She went on to urge members to build on best practices learned during the COVID-19 pandemic and to integrate a gender lens across their working methods. In that regard, she called on all presidencies to strive for gender balance and diversity when selecting briefers, adding: “We must ensure that women are at the table and their voices are heard and heeded.” The 10 elected members are actively engaging in discussions in the Informal Working Group on Documentation and other procedural matters on a draft presidential note on that issue, under Albania’s leadership. Noting that targeted sanctions are an important tool — and are critical to the execution of the Council’s mandate — she underscored the importance of accountability and transparency in the work of Sanctions Committees, which must align with international due-process standards; there must be strengthened, fair and clear procedures in sanctions regimes. In addition, she advocated for clearer and more focused resolutions; more attention to possible adverse humanitarian consequences; and restraint in the use of the veto.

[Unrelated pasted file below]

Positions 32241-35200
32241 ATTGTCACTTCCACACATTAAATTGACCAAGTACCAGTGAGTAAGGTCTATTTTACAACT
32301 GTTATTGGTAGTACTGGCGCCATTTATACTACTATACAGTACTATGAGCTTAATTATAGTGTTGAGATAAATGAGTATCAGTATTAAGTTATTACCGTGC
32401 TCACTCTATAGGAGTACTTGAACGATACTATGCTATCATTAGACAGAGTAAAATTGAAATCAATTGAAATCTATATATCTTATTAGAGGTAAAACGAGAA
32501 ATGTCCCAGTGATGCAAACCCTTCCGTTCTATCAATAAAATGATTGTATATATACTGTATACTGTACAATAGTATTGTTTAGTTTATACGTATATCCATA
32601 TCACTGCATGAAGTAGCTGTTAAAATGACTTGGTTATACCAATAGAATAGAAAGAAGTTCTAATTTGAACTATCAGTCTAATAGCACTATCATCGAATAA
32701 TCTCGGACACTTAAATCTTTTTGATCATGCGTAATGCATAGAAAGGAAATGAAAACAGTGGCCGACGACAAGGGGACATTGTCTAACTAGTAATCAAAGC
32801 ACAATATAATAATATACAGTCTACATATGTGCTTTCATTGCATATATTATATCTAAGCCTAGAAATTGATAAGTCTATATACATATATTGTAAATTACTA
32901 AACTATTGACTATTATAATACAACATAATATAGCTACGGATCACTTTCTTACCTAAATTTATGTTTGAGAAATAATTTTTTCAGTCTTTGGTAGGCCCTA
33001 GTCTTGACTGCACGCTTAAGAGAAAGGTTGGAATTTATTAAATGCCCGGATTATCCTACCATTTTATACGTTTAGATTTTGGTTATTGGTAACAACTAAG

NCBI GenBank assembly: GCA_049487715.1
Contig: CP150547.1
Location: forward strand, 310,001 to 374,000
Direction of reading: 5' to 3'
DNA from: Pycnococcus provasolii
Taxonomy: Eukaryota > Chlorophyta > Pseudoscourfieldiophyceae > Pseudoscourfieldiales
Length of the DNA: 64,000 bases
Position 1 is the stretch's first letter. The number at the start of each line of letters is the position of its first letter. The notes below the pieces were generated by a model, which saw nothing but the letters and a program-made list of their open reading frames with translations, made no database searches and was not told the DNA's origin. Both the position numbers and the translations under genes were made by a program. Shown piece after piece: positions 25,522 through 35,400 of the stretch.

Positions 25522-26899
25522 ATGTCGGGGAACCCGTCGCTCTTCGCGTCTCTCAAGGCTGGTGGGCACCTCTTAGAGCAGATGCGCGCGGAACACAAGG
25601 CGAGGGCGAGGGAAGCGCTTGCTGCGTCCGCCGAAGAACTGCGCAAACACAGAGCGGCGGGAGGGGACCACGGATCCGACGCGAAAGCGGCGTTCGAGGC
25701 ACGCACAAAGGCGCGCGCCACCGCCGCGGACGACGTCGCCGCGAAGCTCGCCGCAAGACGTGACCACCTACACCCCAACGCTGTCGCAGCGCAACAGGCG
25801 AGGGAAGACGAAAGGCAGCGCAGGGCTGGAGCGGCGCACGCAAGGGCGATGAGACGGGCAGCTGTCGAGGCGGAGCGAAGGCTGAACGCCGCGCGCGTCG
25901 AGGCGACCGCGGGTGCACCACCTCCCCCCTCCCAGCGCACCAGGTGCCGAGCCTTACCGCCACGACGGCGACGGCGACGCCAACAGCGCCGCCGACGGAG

TRINA SAHA (United States) said note 507 (document S/2017/507) and subsequently adopted notes are the product of years of negotiation, and implementing their proposals is simply a question of collective will. She cited the increased presence of civil society briefers in meetings, with an enhanced gender balance, and that during the pandemic, that the Council has fulfilled its mandate under Article 28 of the Charter of the United Nations to function continuously. Virtual meetings should therefore be denoted as formal meetings, so they can include the adoption of resolutions. As a permanent Council Member, the United States calls on 76 years of experience regarding proposals for reform, as many of the Council’s working methods have stood the test of time. General Assembly resolution 67/262 (document A/RES/67/262) mandates that organ should meet every time a veto is cast, and while her delegation was disappointed that its push for increased sanctions was vetoed on the occasion of ballistic missiles launched by the Democratic People’s Republic of Korea, she noted 80 Member States participated in the ensuing debate. She applauded the behind-the-scenes work of the Security Council Affairs Division, which is the reason the Council presidency transition goes so smoothly.